This GMAT sample question is a verbal sentence correction practice question testing your understanding of Tenses, Comparisons, and Usage of Words. It is a medium difficulty GMAT SC question which tests grammar as much as testing what the sentence is intending to communicate. GMAT classifies SC questions as those that primarily test grammar (rule based) and those that primarily focus on communcation (meaning or intent). This question leans toward the communication category.
Question 9: Jane Austen has firmly joined Shakespeare not just as a canonical figure but also as a symbol of Literature itself - the hazel-eyed woman in the mobcap as iconic now as the balding man in the doublet.
Look for differences across the answer options to identify what is being tested in the sentence.
Some options are using “like” and others are using “as” to make the comparison.
The placement of the descriptions of Jane Austen and Shakespeare is differing in the options.
Some options are comparing Austen to Shakespeare and others are comparing the hazel-eyed woman to the balding man.
The sentence attempts to compare Jane Austen and Shakespeare. The intent of the sentence is to say that “Like Shakespeare, Jane Austen too is a canonical figure these days”.
When using “like” to make a comparison, the two nouns being compared should be placed next to each other.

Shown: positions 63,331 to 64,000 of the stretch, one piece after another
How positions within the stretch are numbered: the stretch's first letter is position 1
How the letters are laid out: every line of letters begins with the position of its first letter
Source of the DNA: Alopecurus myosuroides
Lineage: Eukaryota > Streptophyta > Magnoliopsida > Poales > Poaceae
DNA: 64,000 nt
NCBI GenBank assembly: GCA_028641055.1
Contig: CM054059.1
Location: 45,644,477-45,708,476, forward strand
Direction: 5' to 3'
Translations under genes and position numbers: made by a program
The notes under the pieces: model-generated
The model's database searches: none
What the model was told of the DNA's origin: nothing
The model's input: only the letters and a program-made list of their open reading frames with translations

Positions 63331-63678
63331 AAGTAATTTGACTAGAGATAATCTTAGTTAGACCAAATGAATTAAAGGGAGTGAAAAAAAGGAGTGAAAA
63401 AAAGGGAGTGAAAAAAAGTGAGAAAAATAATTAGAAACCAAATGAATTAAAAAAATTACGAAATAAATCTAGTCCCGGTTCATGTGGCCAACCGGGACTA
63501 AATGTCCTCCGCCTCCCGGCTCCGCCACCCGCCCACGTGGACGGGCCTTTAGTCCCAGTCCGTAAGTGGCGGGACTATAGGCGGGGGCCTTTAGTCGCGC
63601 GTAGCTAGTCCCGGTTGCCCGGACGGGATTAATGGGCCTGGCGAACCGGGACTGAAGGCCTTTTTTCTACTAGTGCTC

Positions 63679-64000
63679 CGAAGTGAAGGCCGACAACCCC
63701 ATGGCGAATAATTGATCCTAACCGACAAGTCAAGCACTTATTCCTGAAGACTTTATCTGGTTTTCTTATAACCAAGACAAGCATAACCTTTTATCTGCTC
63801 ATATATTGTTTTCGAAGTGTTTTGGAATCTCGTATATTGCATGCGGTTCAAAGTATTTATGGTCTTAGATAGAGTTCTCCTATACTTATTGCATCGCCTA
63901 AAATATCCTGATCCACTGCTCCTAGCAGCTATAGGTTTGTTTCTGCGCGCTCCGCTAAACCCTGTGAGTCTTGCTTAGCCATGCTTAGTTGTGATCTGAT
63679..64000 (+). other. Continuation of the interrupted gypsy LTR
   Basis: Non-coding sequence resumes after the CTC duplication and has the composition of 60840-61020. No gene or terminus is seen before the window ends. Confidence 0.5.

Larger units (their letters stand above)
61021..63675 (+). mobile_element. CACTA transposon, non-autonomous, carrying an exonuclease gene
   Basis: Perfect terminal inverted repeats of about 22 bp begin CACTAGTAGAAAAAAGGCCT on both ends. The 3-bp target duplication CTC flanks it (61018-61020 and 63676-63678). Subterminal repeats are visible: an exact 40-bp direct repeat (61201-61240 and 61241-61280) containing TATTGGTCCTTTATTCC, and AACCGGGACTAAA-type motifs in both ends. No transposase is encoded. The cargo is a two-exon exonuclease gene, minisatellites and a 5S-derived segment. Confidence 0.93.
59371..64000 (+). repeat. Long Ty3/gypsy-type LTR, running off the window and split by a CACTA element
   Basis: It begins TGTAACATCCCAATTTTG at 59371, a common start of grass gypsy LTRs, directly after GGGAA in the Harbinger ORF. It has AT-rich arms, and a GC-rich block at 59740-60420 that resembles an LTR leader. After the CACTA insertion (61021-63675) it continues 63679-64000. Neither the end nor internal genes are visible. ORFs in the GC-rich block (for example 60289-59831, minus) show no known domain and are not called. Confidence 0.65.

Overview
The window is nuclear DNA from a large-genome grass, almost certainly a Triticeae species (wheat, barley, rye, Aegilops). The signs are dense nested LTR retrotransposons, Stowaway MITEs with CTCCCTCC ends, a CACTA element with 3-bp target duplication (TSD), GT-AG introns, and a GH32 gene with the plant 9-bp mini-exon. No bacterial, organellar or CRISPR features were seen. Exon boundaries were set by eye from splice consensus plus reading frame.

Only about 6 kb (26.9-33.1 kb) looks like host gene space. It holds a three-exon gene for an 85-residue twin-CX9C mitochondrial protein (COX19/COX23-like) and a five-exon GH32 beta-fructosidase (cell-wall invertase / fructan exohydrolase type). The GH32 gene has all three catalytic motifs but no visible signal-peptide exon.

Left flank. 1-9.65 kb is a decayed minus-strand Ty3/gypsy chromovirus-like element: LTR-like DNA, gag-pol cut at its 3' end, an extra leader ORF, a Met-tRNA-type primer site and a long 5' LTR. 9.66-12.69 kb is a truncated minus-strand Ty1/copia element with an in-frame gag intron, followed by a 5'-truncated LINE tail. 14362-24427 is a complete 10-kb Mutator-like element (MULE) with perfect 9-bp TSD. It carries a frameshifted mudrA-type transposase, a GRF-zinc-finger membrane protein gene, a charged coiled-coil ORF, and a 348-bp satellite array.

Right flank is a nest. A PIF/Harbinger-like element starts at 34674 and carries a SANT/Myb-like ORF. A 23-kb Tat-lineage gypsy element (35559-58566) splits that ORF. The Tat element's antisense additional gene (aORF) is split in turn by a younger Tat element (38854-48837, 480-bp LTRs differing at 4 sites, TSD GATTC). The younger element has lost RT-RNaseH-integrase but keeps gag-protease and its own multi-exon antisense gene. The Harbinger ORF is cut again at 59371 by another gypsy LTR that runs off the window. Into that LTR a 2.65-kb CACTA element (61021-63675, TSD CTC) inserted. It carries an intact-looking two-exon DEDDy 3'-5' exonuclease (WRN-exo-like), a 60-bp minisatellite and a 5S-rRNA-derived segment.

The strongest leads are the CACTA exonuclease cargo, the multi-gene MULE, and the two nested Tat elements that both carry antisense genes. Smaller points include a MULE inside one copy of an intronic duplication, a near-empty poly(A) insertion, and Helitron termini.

In Choice (B), “like Shakespeare” is placed next to “Symbol of literature”, implying a comparison between the symbol and Shakespeare. The option also compares Jane Austen with “the symbol of literature” and not with Shakespeare.
Choice (C) and choice (D) use the construction “firmly joined together as” or “firmly joined as” when referencing the two authors. This seems to imply that the two have been combined into one canonical figure or stuck together like glue. The usage alters the meaning of the sentence in such a way that the sentence makes no sense.
The sentence is discussing a fact. The construction “has been becoming” is used to indicate an event that began happening in the past and is continuing. The tense construction in choice (E) is therefore incorrect.
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